Assuming that stage is reached (by no means a certainty), Israel has vowed to seek international help to bar Hamas from participating in the elections. If Israel hampers the vote, as has happened before, then it cannot be deemed free or fair. Will Fatah oppose such interference if it benefits electorally?

Will the international community respect the Palestinians’ democratic choices and rights? Israel and much of the West, including the US, sanctioned them for voting for Hamas in the last parliamentary elections in 2006. The democratic process was not only made a mockery of, but destroyed altogether. If Fatah does not win this time, the Palestinians will be penalised again. If it wins but Hamas cries foul, national unity will be swiftly reburied.

Another potential pitfall is that the unity deal remains in effect only until elections take place. There is no assurance that the victors will abide by the spirit of the agreement. Furthermore, if Hamas wins or makes a strong showing, will it be content to still have no direct say in negotiations, as is stipulated by the reconciliation deal? Would the PLO still be “the sole legitimate representative of the Palestinian people” if Hamas is not part of it?

The deal requires Hamas to take a back seat temporarily – doing so after the elections would risk jeopardizing its support base and its relevance. Haniyeh has said Palestinian unity does not mean that his movement will “abandon its fixed political positions”.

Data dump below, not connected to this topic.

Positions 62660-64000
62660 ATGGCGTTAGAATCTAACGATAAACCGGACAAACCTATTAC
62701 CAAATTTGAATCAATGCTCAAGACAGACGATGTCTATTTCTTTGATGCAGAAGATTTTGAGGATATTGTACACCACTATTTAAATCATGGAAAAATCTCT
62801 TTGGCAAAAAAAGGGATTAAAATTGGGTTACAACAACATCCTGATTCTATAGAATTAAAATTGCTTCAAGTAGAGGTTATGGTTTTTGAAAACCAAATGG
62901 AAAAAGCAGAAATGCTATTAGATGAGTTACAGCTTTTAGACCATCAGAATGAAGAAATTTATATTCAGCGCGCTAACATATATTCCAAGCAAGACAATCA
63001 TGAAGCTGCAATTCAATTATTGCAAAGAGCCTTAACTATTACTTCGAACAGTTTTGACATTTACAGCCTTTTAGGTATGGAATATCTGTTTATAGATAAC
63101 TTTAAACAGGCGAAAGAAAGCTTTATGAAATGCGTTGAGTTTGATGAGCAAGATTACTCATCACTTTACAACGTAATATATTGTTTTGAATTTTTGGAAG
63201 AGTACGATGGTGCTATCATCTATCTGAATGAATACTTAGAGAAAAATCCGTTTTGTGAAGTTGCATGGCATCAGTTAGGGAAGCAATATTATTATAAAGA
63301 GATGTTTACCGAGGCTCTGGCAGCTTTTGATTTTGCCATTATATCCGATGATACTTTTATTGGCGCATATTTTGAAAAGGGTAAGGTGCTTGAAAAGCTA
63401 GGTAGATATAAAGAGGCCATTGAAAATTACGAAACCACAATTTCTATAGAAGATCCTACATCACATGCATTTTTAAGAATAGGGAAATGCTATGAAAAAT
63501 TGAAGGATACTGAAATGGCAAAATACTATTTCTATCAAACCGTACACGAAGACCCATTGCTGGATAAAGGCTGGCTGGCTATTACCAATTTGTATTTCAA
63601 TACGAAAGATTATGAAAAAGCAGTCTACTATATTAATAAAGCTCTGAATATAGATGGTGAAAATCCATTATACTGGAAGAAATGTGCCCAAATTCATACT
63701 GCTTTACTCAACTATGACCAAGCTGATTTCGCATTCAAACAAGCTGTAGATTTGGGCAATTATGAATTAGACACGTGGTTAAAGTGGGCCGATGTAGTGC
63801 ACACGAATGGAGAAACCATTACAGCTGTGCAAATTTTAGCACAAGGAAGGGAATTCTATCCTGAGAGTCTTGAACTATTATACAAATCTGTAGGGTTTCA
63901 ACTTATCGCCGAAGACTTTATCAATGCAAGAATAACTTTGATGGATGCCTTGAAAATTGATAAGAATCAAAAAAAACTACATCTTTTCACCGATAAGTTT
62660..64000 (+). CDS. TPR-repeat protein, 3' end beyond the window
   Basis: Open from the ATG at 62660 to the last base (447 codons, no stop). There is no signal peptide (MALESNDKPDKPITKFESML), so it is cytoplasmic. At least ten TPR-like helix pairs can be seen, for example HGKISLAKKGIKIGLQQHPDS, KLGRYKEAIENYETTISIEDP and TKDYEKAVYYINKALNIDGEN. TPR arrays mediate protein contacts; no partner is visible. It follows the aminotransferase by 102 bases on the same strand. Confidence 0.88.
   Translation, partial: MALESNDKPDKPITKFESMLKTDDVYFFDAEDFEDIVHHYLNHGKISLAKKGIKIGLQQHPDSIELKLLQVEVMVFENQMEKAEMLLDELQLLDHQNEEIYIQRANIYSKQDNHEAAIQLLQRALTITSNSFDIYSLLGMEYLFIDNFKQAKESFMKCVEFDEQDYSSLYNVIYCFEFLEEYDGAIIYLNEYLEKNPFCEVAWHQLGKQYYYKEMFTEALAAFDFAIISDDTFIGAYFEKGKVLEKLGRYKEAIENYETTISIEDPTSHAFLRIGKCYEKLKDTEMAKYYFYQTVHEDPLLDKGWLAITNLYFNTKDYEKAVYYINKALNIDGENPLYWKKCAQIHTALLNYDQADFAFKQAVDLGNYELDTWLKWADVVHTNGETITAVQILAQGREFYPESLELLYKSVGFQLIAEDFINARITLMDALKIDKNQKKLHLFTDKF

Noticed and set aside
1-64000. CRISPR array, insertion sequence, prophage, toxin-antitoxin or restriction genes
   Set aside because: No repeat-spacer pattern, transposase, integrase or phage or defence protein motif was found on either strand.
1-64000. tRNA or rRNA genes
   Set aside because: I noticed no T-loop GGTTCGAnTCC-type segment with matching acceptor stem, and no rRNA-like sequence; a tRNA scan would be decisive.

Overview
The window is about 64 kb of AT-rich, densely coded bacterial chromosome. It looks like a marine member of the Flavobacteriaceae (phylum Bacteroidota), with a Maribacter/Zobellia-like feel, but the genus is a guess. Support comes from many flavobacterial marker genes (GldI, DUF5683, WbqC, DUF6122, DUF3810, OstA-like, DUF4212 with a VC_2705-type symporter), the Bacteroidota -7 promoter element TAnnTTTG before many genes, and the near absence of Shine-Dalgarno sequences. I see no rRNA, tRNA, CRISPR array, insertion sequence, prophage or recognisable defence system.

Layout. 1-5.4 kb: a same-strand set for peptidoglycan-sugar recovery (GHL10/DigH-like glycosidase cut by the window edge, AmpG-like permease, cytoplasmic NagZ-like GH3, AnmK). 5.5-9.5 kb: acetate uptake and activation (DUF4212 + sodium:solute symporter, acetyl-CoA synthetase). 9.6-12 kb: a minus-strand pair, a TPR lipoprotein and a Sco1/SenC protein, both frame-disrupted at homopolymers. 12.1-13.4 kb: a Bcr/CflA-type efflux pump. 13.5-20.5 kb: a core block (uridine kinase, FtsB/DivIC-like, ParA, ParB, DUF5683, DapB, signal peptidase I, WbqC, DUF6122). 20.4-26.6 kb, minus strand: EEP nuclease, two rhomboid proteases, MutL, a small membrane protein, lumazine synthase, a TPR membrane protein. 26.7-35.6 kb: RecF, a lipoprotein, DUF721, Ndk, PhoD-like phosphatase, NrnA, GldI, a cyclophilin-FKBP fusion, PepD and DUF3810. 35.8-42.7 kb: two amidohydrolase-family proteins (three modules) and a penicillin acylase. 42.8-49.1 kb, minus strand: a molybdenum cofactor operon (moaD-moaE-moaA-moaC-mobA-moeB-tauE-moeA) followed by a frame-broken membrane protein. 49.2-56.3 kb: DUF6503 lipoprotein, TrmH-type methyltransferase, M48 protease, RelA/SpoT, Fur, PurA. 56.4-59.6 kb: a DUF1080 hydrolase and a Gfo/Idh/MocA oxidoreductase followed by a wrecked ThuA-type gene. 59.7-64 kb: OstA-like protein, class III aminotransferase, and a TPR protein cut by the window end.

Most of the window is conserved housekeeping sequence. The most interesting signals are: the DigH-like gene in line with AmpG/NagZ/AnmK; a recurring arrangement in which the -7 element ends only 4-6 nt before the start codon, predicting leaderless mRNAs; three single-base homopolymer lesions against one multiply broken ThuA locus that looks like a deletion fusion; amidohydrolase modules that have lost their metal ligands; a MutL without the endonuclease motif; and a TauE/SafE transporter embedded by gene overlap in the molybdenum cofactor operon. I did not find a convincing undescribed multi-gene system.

These are not in sync with those of Fatah, the PA or the PLO, whose policies include recognition of Israel, and adherence to non-violence and previous agreements. It is these policies, not those of Hamas, that are endorsed by the biggest donors to the Palestinians, such as the US and EU. It is on the basis of the unity government abiding by these principles that it has gained western – even US – acceptance, much to Israel’s anger.

This shows that such support for national unity comes within limited parameters that are dictated not by its inherent benefits to the Palestinian people, but by its advantages (or lack of threats) to their occupiers.

Palestinians across the spectrum welcome the prospect of national unity and a government that implements it, but they are not holding their breath. With so many internal and external hurdles to overcome – many of them seemingly insurmountable – who can blame them?

Sharif Nashashibi is an award-winning journalist and analyst on Arab affairs. He is a regular contributor to Al Jazeera English, Al Arabiya News, The National, The Middle East magazine and the Middle East Eye.